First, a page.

Planes, frames, and volumes are the basic ingredients to all assembly logics. Today, with the proliferation of additive production methods, the possibility of volumetric prefabricated building components has the potential to radically alter the way that we conceive of construction and the permanence of building parts. Volumes can now be created efficiently through the direct translation of digital files into additive matter at increasingly larger scales. Entire building components can be drawn up independently, fabricated as solids, and combined as whole building systems.
The main problem with capsule structures is the inability for the user to change the spatial logic of the capsule due to its inherent all-in-one design meant to meet all human demands. This is impractical in terms of meeting both changes in technology and changes in how people use and perceive space. The capsule must now be thought of as a technology that can be made of separate upgradeable parts.
We cannot assume that a capsule building can always afford or even have the opportunity to have an external means of adding and removing volumes to and from the structural frame. Looking to the advances in parking technologies that are proliferating our densest cities we can see the possibilities that robotic movers may have on moving volumetric components. Internal strategies work best.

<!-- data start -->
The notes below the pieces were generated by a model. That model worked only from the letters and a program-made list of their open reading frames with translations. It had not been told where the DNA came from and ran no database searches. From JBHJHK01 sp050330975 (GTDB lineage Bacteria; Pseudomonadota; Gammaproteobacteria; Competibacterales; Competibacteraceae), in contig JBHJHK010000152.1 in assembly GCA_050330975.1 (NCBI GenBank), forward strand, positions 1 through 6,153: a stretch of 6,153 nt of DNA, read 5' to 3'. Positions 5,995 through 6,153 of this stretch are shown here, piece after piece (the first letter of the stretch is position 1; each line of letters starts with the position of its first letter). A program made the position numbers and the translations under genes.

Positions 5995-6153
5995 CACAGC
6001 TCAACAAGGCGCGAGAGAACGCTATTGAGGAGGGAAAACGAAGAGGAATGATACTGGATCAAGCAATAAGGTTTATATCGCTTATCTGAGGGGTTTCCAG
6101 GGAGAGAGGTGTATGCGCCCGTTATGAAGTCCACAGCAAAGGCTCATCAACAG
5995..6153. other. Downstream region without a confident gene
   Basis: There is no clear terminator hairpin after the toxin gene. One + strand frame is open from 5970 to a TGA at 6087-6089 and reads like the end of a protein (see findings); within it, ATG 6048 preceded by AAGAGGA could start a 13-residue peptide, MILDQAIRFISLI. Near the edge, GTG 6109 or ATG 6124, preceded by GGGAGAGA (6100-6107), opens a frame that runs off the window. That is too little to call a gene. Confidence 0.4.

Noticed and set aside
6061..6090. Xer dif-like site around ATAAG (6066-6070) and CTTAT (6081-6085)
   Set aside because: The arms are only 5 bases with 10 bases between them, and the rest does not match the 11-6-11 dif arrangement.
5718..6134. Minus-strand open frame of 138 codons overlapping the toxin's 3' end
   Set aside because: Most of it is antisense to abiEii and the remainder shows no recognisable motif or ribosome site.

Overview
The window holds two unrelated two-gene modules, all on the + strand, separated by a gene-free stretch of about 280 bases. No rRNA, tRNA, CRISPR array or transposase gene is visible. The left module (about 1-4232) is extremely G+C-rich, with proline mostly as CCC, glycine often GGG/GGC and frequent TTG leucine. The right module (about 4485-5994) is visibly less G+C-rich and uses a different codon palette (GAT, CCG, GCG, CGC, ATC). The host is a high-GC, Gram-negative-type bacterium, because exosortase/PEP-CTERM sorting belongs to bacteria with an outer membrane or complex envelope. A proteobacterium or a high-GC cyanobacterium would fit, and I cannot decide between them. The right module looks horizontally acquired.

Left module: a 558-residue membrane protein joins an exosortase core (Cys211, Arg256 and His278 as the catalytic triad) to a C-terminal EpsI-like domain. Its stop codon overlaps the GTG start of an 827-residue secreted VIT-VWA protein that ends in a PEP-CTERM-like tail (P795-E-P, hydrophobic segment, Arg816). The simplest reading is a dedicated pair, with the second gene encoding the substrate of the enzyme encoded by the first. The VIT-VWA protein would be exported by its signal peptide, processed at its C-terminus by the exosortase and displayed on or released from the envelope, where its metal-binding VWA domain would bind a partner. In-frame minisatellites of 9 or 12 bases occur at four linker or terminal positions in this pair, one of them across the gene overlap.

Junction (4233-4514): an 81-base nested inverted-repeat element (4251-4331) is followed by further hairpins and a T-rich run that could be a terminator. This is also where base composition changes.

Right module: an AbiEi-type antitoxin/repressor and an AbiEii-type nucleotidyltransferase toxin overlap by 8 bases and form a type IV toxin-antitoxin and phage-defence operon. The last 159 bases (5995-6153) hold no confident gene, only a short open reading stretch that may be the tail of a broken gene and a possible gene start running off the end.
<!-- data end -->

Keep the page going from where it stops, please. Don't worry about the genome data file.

By allowing for each personal unit to be made of interchangeable volumetric components, each will be a composite of values and needs. Layouts are less flexible but allow for different volumes. Through the ease of online ordering, each unit will be able to buy and sell adjacent spaces and ‘design’ their own additions and components via simple browsable software. The database will evolve and shift with changes in style, use, technology, and customer desires. The basic presumptions regarding connection methods will remain standard while the volume and use will change. Each unit will become unique.
In order to explore the possibilities of such a system and logic, research of both Richard Rogers’ ‘Zip-Up House’ and Kisho Kurokawa’s ‘Nakagin Capsule Tower’ add up to a proposal that tests the viability of a componentized volumetric assembly structure.